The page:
“All at once, I found myself borne onward with great velocity by a torrent, which burst upon me so suddenly as almost to deprive me of breath. A roar, as of falling buildings at a distance, and suffocating fumes, were in my ears and nostrils. I was rescued with great difficulty, by the people who immediately collected around me, and from whom I learned the nature of the disaster which had befallen me. An immense vat belonging to a brew house situated in Banbury-street, Saint Giles, and containing four or five thousand barrels of strong beer, had suddenly burst and swept every thing before it. Whole dwellings were literally riddled by the flood — numbers were killed, — and from among the crowds which filled the narrow passages in every direction came the groans of sufferers.”[4]

Searchers eventually found five other dead victims of the beer flood. One was a 30-year-old married woman named Mary Mulvey, along with her 3-year-old son, Thomas Murray, by her former husband. Three-year-old Sarah Bates also died, as did 60-year-old Anne Saville. Finally, a 65-year-old widow name Catherine Butler was found dead. Yet, for all the dead, at least one miracle occurred. A girl standing outside in the yard was miraculously saved when a beam fell over her without harming her and then protected her from the rubbish and other objects that were buffeted along in the flowing beer.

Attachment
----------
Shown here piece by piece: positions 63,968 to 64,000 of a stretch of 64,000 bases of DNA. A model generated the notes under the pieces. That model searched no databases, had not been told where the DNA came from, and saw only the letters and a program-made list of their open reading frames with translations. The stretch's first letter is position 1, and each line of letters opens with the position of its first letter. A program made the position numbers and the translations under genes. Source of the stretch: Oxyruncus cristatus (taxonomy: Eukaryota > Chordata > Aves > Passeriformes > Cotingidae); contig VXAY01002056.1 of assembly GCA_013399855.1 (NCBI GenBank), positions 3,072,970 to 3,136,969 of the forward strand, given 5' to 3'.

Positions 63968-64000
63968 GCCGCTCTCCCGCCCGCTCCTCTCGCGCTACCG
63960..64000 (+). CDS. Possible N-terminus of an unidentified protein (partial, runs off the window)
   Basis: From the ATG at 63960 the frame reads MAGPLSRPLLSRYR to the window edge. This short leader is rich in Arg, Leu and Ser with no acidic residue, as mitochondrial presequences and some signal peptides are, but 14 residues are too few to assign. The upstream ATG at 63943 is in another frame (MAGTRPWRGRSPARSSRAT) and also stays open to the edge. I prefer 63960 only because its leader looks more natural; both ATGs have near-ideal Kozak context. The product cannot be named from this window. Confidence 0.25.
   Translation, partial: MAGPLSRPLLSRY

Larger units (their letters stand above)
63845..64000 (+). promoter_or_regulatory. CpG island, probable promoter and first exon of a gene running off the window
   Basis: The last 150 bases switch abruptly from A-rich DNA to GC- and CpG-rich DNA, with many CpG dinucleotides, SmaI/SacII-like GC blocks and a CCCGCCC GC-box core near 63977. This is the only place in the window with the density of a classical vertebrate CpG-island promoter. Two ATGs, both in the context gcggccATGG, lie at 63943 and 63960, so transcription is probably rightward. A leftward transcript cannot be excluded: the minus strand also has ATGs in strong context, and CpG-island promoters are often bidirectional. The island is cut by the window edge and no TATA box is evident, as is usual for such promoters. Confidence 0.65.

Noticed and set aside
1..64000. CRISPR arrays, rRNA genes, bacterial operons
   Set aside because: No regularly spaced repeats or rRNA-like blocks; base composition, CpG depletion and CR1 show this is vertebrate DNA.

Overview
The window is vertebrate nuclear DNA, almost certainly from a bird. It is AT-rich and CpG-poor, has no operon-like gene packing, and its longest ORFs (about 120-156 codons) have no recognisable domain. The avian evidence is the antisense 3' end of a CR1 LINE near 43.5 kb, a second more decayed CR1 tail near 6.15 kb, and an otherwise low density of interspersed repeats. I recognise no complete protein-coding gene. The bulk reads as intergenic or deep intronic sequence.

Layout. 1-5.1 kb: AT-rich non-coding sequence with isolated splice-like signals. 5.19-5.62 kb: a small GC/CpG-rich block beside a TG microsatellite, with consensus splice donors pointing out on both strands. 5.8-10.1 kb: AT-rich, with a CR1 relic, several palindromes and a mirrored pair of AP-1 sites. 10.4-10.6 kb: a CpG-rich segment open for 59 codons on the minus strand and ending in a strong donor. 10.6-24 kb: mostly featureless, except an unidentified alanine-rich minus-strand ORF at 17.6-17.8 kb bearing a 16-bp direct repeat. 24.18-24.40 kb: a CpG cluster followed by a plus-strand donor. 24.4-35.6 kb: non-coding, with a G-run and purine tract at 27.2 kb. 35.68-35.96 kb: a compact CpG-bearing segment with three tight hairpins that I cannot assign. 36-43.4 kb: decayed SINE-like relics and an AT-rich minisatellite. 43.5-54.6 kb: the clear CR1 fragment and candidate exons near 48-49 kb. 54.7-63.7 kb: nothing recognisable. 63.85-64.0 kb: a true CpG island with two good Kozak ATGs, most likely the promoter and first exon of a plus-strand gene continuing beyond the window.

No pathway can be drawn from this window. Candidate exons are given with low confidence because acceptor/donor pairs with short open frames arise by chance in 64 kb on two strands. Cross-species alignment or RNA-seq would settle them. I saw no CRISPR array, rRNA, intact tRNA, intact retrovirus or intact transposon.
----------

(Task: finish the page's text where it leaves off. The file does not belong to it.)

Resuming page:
After the flood, a court case ensued against the brewery for negligence. The impaneled jury was sworn in before they visited the “dead-house” where five dead victims had been taken. They also went to the scene of the accident, and then traveled to three homes where the three remaining bodies were laid out. When testimony began, Crick was the first witness to be called. Another witness was Hawes whose testimony was summarized by one newspaper: